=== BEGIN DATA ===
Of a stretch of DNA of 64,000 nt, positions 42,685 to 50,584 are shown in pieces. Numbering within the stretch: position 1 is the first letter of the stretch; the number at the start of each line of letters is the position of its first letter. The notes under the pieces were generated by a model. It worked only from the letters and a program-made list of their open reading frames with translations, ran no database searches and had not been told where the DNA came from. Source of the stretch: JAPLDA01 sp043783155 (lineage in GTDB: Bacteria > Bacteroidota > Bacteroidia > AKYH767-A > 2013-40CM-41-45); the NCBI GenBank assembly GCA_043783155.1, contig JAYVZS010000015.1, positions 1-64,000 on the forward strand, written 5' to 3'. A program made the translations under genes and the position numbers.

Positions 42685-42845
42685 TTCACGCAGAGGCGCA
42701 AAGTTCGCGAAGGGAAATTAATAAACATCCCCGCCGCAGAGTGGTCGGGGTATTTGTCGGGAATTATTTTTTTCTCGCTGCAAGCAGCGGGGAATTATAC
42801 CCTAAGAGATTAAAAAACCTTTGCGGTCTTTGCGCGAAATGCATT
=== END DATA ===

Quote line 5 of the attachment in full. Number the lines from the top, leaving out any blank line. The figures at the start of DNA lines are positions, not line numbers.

42801 CCTAAGAGATTAAAAAACCTTTGCGGTCTTTGCGCGAAATGCATT